Bandcamping :: Autumn 2020

If you’re anything like us, your hard drives are stuffed to the proverbial gills with the spoils of past Bandcamp Fridays, during which Bandcamp waives its usual fees, offering a much-needed infusion of cash to artists and labels. Clear some more digital space. The next Bandcamp Friday is Nov. 6 — and we’ve got a few recent/recommended items to grab below. | t wilcox

A Little Night Music: Aural Apparitions from the Geographic North: The Geographic North label has put together a killer Halloween-themed ambient compilation for the spooky season. Don’t expect a bunch of ghoulish sound effects, however. A Little Night Music occasionally gets a little John Carpenter-y, a little Badalamenti-esque; it leans toward the beautifully eerie, the unsettling, the haunting, the uncanny, rather than your standard creep-out situations. Some names are old favorites — Danny Paul Grody, Fennesz, Ilyas Ahmed, Jefre Cantu-Ledesma. Some are less familiar, but worthy of further exploration: Malibu, Forest Management and Clarice Jensen. Maybe best of all is the new collaboration between two Philly ex-pats, harpist Mary Lattimore and guitarist Paul Sukeena. Hopefully there’s a whole album from this pair in the offing. Anyway! A Little Night Music is excellent mood music for this month and beyond … (And even better: Proceeds are going toward Feminist Women’s Health Center, an Atlanta-based nonprofit providing safe, accessible, and compassionate abortion and gynecological care to all those who need it without judgement.)

Jon Gibson – Songs & Melodies, 1973​-​1977: Let’s celebrate (and listen to) composer / musician Jon Gibson, who sadly passed away recently. Gibson (who played with Reich, Glass, Riley and many others) didn’t become as well-known as some of his peers, but his work is well-worth discovering. Visitationsrecently reissued by Superior Viaduct from 1973 is an amazing immersion in sound and texture. And the Songs & Melodies compilation (also from SV) shows off Gibson’s wide-ranging imagination as he goes from wonderful early music / minimalist blends to gorgeous solo piano pieces to full-fledged orchestral works.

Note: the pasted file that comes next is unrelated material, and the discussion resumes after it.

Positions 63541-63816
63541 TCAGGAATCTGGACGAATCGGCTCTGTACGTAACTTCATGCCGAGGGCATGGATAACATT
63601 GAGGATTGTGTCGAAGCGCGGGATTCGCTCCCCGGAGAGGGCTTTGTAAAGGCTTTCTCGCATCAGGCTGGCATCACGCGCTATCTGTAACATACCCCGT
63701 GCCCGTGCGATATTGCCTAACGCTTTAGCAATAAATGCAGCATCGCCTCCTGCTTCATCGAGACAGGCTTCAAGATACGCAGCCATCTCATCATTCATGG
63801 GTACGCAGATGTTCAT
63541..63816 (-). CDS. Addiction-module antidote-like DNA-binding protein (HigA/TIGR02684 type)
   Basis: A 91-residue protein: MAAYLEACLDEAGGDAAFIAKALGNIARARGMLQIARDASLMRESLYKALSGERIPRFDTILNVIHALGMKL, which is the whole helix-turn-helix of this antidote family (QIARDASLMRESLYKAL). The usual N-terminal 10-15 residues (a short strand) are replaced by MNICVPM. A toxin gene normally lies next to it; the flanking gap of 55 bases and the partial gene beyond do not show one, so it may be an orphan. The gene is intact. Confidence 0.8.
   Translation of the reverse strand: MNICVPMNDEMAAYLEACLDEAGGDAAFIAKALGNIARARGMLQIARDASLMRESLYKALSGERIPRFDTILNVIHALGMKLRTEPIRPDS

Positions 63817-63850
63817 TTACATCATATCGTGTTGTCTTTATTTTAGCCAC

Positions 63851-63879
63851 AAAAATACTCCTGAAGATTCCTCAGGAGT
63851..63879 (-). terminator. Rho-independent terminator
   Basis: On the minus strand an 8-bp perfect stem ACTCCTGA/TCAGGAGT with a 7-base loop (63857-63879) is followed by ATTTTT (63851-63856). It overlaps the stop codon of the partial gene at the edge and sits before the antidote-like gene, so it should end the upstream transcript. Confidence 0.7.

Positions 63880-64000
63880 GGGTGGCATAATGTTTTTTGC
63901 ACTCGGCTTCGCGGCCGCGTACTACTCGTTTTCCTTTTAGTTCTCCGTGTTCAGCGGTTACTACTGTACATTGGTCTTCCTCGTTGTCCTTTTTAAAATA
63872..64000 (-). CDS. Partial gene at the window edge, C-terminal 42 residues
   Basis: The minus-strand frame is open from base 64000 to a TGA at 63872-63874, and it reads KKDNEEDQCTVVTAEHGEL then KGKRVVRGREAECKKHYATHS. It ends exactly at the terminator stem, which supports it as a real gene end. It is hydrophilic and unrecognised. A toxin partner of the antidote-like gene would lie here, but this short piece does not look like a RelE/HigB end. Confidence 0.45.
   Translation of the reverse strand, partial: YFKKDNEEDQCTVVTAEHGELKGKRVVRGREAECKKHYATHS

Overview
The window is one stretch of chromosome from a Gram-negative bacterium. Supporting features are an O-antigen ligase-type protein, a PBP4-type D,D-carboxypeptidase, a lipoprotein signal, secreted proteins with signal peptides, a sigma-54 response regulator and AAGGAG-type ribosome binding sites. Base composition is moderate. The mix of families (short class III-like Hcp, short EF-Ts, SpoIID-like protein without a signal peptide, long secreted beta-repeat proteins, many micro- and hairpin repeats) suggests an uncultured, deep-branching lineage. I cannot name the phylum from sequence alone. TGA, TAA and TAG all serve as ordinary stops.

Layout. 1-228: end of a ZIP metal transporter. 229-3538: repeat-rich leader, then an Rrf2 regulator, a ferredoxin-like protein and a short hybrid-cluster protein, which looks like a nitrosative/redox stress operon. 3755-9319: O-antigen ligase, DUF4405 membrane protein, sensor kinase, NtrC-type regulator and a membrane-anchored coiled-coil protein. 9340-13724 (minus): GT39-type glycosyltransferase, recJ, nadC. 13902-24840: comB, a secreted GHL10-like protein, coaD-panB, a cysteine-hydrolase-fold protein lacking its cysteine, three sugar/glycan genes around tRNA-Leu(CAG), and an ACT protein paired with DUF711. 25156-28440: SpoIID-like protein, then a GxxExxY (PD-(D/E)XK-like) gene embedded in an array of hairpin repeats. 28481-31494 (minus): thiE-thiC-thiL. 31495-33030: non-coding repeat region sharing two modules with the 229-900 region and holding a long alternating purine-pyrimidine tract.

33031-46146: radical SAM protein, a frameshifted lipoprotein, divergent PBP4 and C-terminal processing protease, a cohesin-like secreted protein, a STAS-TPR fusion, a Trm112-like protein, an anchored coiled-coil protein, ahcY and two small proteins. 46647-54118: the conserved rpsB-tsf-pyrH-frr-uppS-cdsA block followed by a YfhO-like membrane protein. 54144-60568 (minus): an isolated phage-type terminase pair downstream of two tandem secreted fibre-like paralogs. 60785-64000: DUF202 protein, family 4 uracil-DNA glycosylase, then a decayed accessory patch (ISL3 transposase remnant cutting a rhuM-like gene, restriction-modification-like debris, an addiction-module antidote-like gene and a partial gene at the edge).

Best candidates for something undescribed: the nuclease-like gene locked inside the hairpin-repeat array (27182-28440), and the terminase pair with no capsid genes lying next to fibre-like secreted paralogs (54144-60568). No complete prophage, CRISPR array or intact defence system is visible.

New Horizons: Young Stars of South African Jazz: Stretching over two lps from the cosmic to the terrestrial. Via the Johannesburg label Afrosynth Records, New Horizons scans a wide swath of contemporary SA jazz. Rooted in tradition, headed for the stratosphere.

Rüstəm Quliyev – Azerbaijani Gitara: Some extremely tasty jams from Azerbaijan! Rüstəm Quliyev was an electric guitar master and this new compilation, mostly recorded in the 1990s, is an amazing showcase for his fiery playing. Definitely some of that Tuareg flavor, along with a little bit of Omar Khorshid … but really, this is its own thing, as Quliyev shreds over synths and drum machines. Go straight to “Yanıq Kərəmi” and crank it up. 

Josh Kimbrough – Slither, Soar & Disappear: This lovely slice of fingerstyle guitar action came out in the early summer, but it is very much like a fall record. In fact, when the flute and fiddle come wafting in, you may get a distinct whiff of The Most Autumnal Record Of All Time™ — Nick Drake’s Five Leaves Left. Josh Kimbrough isn’t a particularly flashy player; subtlety and sensitivity are his strong suits. There’s a breeziness and natural feel to every moment on Slither, Soar & Disappear, with a depth that starts to emerge on repeat listens.

Lemon Quartet – Crestless: I downloaded this one right around the time that the world fell apart back in March — and promptly forgot about it entirely. But I remembered! Emanating from the same enigmatic universe as the Aqueduct Ensemble and G.S. Schray, Lemon Quartet deliver ambient jazz at its finest. Mood music in the best sense, it’s filled with drifting melodies, atmospheric vibes and just enough rhythmic pulse to keep things interesting and moving forward. Beautiful and strange, strangely beautiful.